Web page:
The views of this article are the perspective of the author and may not be reflective of Confessions of the Professions.
Finance is one of the most popular college majors. Why? Students are eager to nab a high paying, stable job.
Unfortunately, there are usually more students than there are opportunities. As such, graduates often find themselves debating on how to proceed after graduation.
Should you hold out for the most prestigious jobs with banking institutions, insurance companies and accounting firms? Or should you rejoice in the fact that you may have avoided a stressful, repetitive 90-hour work week?
If you’ve ventured down the finance path, you may be re-evaluating your decision. If you can’t snag you dream job or are no longer enchanted by the traditional options, here are several career ideas that might be more appealing.
Consider Business Development
For those who don’t land a strictly finance-related job, graduates often wind up in similarly technical outposts. However, now is the perfect time to hone your soft skills.
Most upper management execs recognize that the movers and shakers of a company are the ones who have business development, sales or marketing skills. These employees can better understand the company’s products and services.
Finance specialists who are in-tune with the consumer’s preferences will go far in their chosen career path. If you will need those skills anyways, why not acquire them now?
Join a Startup Company
Is there a new startup venture that’s making big waves? See if you can get in on it. Startups are usually pretty small in the beginning. That means you’ll have the opportunity to try your hand at a variety of tasks—unlike the traditionally mundane occupations usually obtained by finance majors.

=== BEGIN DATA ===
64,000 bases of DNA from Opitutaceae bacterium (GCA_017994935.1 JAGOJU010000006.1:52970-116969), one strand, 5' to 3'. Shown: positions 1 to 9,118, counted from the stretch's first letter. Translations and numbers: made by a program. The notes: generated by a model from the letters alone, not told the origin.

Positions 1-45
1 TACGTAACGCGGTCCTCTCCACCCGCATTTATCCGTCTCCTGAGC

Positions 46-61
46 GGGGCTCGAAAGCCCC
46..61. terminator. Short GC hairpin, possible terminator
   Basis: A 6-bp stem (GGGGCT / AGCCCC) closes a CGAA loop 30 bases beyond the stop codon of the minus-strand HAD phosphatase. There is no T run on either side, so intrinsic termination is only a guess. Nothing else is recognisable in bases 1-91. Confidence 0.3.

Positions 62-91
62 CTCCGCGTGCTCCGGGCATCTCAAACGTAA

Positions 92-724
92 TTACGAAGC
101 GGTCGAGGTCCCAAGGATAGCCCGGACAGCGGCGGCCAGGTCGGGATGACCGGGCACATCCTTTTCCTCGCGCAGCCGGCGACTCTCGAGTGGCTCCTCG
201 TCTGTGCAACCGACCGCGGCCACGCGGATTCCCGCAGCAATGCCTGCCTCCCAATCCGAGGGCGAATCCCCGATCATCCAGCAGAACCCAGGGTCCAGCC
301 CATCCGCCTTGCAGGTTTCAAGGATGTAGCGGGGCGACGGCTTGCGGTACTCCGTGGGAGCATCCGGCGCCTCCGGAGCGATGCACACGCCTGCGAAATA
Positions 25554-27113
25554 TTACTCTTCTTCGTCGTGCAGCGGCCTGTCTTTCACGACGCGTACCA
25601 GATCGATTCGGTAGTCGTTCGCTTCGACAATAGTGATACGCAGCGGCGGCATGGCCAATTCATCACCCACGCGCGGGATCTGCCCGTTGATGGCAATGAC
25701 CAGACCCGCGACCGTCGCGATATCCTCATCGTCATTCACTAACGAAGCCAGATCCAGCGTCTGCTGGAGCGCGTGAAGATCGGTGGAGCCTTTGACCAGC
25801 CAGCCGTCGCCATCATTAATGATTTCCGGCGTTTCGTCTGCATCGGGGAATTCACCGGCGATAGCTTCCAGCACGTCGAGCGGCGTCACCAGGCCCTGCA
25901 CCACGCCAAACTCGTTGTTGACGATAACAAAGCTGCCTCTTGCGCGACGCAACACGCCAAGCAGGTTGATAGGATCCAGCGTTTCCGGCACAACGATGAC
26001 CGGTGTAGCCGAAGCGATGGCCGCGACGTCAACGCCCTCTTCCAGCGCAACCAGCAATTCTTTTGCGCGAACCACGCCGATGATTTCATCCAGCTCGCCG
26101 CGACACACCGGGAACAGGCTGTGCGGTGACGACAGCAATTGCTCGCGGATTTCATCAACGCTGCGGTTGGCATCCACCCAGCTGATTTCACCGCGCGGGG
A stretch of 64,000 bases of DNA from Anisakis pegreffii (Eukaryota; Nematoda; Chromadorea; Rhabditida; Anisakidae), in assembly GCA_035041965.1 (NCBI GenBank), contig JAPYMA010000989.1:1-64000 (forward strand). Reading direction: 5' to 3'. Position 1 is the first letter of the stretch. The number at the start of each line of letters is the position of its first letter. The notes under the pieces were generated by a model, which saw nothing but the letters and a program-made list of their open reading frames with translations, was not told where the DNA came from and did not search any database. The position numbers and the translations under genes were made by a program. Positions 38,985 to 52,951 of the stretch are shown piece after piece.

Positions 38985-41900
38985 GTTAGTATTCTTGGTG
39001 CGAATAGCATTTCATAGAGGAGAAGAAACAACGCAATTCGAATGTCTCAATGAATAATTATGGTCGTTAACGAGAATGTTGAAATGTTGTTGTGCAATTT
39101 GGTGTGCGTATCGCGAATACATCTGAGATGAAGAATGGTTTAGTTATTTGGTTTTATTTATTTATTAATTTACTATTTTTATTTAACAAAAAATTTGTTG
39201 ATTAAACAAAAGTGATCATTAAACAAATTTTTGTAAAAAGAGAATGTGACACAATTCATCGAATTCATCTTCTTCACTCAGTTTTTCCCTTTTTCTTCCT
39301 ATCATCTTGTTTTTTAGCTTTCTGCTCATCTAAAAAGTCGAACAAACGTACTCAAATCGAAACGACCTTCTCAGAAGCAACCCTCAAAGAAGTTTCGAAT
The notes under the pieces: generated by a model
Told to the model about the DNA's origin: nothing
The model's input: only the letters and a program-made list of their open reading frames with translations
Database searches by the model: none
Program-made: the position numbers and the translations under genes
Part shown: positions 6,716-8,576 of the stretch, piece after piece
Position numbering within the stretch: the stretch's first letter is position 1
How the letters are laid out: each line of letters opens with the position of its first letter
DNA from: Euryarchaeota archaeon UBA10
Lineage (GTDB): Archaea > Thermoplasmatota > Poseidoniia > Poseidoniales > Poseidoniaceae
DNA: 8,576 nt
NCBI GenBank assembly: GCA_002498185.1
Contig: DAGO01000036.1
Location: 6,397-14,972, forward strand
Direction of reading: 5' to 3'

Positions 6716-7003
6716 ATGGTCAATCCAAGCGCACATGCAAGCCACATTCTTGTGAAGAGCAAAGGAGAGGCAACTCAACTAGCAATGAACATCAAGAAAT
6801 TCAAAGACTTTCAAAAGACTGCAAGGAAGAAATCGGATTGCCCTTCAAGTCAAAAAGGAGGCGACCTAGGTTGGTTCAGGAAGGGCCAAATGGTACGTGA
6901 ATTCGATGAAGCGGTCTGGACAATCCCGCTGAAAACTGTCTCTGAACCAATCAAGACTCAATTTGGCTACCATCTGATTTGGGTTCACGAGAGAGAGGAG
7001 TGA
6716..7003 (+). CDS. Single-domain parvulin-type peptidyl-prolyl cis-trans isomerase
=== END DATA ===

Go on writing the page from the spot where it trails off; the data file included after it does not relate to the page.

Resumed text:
Work for a Non-Profit
Charities or other non-profit organizations are always in need of financial expertise. They need someone who can help bring donations in and then manage the moneys they secure.
Not only will you be acquiring valuable work experience, you’ll also help those in need.
With just a few more classes, you could get certified as a teacher. The expression, “those who can’t do, teach,” does hold merit! Take everything you’ve learned and pass it on to the next generation.
Become a Lawyer
An under-recognized branch of finances is law. There are many instances where finances and the law merge. For example, bankruptcy, foreclosure, debt consolidation, and loan modification are all areas where consumers could benefit from legal expertise.
Granted, you’ll need a few more years of education, but the benefits are worth it. According to a Clearwater attorney at Ziegler Law Office, having a background in finance means you can help consumers on multiple levels. For example, a consumer would greatly benefit from a bankruptcy lawyer who also has experience with loan consolidation.
Join the Military
The military needs officers to manage various financial responsibilities. Contract management, budget analysis and payroll are just a few of the financial aspects that need attending to.
If you do choose this path, the military might be able to help cover the cost of your education.
Many college students get to the end of their education career and freak out about their job prospects. Don’t let your finance major stress you out; you will be able to find a job, you will be able to earn a living, and you will excel at whatever career you choose!